Hearing that the heavy metal stalwarts have released an ale might make you run for the hills, but it's actually a quality ale that should stand the test of time...
Let’s be honest. There’s always been something of a real ale quality to metal. Maybe it’s the general blokeishness, the constant references to goblins and witches, the unrelenting dedication to the lost art of sew-on patches or the frankly questionable hygiene, but weird-beards everywhere have long understood the delights of full-flavoured cask ale as much as they have a thundering guitar solo.
Of course, if any metal band was going to brew their own, it was going to be the Maiden. They’re a unique and intrinsic part of British culture and the pub trade is in their blood, they began their career playing residencies in East End boozers before headbanging their way to global success. Hell, Dead Eddie even looks custom made to appear on a pump clip.
Expert fencer, pilot, writer, wit and raconteur par excellence, the Maiden’s Bruce Dickinson is known as much for his extra-curricular activities as he is for screaming throatily about barren wastes and daughters being brought to slaughter. That he is also something of a connoisseur of cask ales should come as a surprise to precisely no one. He’s certainly the rock singer you’d most like to go for a pint with.
Dickinson is the driving force behind the Maiden’s debut brew, Trooper, a mid-range ale named after their 1983 Charge of the Light Brigade hit. A chance meeting with a marketing guru led to the obvious suggestion that there should be a Maiden-branded beer. Dickinson approached several brewers, effectively ‘auditioning’ them before settling on Robinson’s. This Stockport-based brewery has form in this regard; having already worked with Elbow to produce their own session bitter, Build a Rocket Boys! in 2011.
Available to order from Robinson’s directly, Trooper is also available on tap at pubs around the country. I stepped in to my local in Leicester to try some of this metalhead mead for myself. Eschewing the expected flavour of motorcycle oil and man sweat, Trooper is actually rather a pleasant ale, golden russet in colour, delicate and dry with a pleasant aftertaste. At 4.8% ABV, it’s got a reasonable kick, but not so much that you can’t hit a good session on it. If you go in expecting a heavy punch akin to a galloping Steve Harris baseline, you’ll be disappointed, Trooper isn’t about a quick hit, it’s been brewed for longevity, just like the Maiden themselves. In an effort to test this theory, I had five in succession. Every single one deserved its encore.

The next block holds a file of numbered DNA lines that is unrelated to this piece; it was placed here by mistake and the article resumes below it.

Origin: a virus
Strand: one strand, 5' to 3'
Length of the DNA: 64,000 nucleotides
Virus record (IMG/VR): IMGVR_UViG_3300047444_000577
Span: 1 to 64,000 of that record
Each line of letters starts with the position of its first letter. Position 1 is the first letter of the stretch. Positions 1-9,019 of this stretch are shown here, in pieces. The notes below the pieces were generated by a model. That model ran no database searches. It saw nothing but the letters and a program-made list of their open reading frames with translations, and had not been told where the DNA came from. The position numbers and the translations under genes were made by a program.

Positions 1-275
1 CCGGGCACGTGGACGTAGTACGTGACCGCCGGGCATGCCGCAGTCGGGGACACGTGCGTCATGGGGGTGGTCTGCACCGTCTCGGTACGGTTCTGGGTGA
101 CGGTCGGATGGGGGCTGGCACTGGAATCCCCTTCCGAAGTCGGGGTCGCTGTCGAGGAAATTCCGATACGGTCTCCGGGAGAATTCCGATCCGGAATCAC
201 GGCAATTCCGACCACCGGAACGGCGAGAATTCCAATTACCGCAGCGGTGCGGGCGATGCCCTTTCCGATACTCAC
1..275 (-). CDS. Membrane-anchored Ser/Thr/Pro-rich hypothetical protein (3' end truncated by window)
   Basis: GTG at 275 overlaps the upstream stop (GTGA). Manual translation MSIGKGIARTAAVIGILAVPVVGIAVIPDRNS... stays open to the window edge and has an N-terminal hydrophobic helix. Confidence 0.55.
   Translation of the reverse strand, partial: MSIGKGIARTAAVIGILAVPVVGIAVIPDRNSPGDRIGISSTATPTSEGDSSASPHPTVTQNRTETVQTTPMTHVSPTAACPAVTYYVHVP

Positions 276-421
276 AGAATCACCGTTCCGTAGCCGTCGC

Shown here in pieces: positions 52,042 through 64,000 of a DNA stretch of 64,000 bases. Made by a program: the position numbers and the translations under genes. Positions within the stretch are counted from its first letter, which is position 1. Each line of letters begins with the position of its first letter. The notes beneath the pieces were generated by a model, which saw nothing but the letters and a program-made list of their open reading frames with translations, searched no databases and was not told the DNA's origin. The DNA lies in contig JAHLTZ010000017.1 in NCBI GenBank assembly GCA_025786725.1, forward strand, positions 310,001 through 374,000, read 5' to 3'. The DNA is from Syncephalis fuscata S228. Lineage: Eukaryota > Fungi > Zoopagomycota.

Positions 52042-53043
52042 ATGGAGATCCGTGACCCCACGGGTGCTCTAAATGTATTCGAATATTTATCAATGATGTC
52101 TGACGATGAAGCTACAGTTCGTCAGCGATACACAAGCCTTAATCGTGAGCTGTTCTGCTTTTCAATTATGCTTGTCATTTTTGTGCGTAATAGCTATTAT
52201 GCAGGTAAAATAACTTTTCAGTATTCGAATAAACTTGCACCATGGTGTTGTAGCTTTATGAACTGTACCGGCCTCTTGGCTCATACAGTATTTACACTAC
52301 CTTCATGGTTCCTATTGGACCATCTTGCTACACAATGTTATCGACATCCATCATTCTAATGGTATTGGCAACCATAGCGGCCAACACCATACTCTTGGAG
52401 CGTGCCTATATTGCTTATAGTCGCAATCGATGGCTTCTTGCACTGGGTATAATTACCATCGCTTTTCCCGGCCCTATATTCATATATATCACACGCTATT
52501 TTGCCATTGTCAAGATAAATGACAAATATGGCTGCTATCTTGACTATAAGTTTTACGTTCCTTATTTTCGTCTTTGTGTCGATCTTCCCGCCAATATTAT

Dickinson’s hope is that Trooper is not merely a one-off gimmick, but a long standing stalwart of the real ale scene. On the strength of his first effort, if the screaming at crowds and flying jumbo jets thing ever gets old, he can always fall back on the brewery business.
Run to the bar –what kind of brews could we expect from other bands?
Led Zeppelin. Ragnarok. A strong Weißbier. 11% ABV
Served: in an authentic Viking drinking horn carved with occult runes that probably make more sense the more of it you drink. Potentially lethal to bearded Brummie drummers.
Mumford and Sons: Giddy Thing. A posh craft cider. 6% ABV
Served: Warm, in a plastic glass. For a tenner. At some god-awful festival in the Home Counties during half hols.
Muse: Threnody Eschaton (Transhuman) Pts I-IV. An English session bitter. 4.3% ABV
Served: In a custom made electric schooner with neon lights around the rim. Not as heavy as it likes to think it is.
Boards of Canada: Spay Cop Ale, A strong pale ale. 9% ABV
Served: In decades-old dimple mug you discovered when clearing out the attic. Can cause you to wake up feeling like you’ve somehow been here before.
Coldplay: Joyless. Non-alcoholic wheatgrass and goji berry smoothie 0% ABV
Served: Smugly, in a 100% biodegradable beverage receptacle. Return it to the depot to get 10p back.